Temple des Augustins

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Photo of the Temple des Augustins, late 19th century.
Map of the renovations done as part of the covering of the Senne, showing the location of the Temple des Augustins

The Temple des Augustins (French for temple of the Augustinians, alternatively Eglise des Augustins; Dutch: Augustijnenkerk) in Brussels was a baroque-style church designed by the architect Jacob Franquart and erected 1621-1642.[1] It was located on Place de Broukere in the centre of Brussels[2] until its demolition in 1893-1894.

Closed by revolutionary troops in 1796, the church reopened for Roman Catholic worship in 1805.

In the run-up to the Battle of Waterloo (1815) it served as an arsenal for British troops and subsequently as a military hospital.[3]

Under the Dutch House of Orange-Nassau the building was designated a Protestant place of worship, alongside Brussels Protestant Church on Place du Musée[4] and the Dutch Church (Nederlandse gemeente) met in the Temple from 1816 until the Belgian revolution in 1830.[3] The first Reformed service was held on 1 September 1816 and Hermannus Pauw (born 1770) and Dirk Rijke (1789–1830) served as ministers 1816-1830. In March 1817 the future William III was baptised in the Temple. Anglican Reverend Holworthy, chaplain to the British Ambassador, held English-language services in the Temple until 1829.

The last Protestant service was held on 21 August 1830; from 5 September the building was occupied by Belgian patriots. Many of the worshippers fled the city and the Dutch Church was left without a building, meeting in various locations before it eventually built its own premises at Zuidkaai in 1857.[5]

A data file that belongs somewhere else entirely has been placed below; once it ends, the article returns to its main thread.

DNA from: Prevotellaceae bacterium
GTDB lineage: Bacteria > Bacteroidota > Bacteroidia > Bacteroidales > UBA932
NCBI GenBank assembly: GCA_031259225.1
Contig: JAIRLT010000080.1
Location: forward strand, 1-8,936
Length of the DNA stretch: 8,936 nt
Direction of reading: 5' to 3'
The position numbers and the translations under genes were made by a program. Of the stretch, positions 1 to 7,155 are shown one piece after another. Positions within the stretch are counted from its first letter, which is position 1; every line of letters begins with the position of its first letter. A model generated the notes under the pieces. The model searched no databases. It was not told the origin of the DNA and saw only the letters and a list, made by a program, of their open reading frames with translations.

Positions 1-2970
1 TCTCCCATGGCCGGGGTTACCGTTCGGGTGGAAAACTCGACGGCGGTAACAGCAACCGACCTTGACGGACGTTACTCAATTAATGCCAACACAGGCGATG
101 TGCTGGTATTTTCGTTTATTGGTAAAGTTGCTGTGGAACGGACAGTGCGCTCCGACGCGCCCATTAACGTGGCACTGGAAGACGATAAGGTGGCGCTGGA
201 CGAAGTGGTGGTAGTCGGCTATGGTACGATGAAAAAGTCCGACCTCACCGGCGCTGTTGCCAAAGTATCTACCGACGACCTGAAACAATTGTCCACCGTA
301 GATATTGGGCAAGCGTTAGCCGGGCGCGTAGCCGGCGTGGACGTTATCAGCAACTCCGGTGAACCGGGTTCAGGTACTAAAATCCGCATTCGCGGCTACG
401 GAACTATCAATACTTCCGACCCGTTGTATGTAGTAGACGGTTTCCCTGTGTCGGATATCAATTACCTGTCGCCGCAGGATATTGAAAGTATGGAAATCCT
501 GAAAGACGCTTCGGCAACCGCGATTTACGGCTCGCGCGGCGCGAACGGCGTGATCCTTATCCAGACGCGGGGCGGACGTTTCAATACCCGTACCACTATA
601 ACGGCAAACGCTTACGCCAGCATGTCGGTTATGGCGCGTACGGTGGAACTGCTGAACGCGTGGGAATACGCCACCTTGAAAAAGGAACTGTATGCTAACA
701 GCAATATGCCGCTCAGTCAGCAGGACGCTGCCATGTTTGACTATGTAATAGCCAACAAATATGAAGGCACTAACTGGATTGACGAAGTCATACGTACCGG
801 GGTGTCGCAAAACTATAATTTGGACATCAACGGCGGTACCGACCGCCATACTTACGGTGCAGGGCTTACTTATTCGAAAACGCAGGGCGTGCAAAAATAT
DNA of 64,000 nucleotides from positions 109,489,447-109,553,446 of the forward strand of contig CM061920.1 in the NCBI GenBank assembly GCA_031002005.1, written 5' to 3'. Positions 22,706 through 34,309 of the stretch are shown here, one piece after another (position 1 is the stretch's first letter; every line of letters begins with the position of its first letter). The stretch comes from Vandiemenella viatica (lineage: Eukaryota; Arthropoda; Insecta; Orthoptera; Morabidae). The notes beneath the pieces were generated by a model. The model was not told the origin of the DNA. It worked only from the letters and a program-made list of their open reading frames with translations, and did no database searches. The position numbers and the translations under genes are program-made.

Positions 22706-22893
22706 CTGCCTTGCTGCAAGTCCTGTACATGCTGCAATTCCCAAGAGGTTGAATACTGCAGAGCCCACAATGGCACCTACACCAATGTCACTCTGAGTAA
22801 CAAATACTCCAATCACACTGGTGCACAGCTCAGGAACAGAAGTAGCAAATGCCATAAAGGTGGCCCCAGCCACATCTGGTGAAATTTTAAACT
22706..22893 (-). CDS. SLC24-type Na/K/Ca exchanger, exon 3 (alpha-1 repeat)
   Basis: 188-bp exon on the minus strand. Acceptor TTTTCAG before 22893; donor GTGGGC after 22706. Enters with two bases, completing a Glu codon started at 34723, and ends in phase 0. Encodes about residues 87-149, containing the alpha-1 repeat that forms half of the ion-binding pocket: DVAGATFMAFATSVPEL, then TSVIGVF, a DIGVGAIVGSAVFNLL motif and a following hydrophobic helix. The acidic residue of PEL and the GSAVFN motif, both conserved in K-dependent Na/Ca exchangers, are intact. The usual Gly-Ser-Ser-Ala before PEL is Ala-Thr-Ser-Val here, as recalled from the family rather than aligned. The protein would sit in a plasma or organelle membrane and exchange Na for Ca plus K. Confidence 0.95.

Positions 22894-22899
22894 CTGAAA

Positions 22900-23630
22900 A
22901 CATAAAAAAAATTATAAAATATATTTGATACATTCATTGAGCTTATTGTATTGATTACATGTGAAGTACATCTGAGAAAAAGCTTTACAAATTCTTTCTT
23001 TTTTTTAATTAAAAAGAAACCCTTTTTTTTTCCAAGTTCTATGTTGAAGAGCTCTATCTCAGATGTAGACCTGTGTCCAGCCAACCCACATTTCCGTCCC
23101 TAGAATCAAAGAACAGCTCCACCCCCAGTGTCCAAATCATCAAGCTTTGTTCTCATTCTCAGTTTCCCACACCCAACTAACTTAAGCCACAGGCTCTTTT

After 1830 the Temple served various purposes: for performances,[6] exhibitions and even as a post office. It survived the covering of the Senne river, a drastic destruction and renovation of downtown Brussels. At the center of de Brouckère square, the church’s façade was intended by architect Léon Suys to be one of the focal points of the new boulevards. The work to cover the river, which nearly surrounded the church, preserved the integrity of the building at great trouble and expense, but the church was finally demolished in 1893, its style no longer popular with the people and its presence unsuitable for the area. The church was replaced by a fountain dedicated to the memory of Jules Anspach.

The Temple was demolished in 1893-1894. However the facade masonry was retained and was reconstructed as the facade of the Church of the Holy Trinity at Parvis de la Trinité in the suburban Ixelles district of Brussels.[1]

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Coordinates: 50°50′29″N 4°21′10″E / 50.84139°N 4.35278°E / 50.84139; 4.35278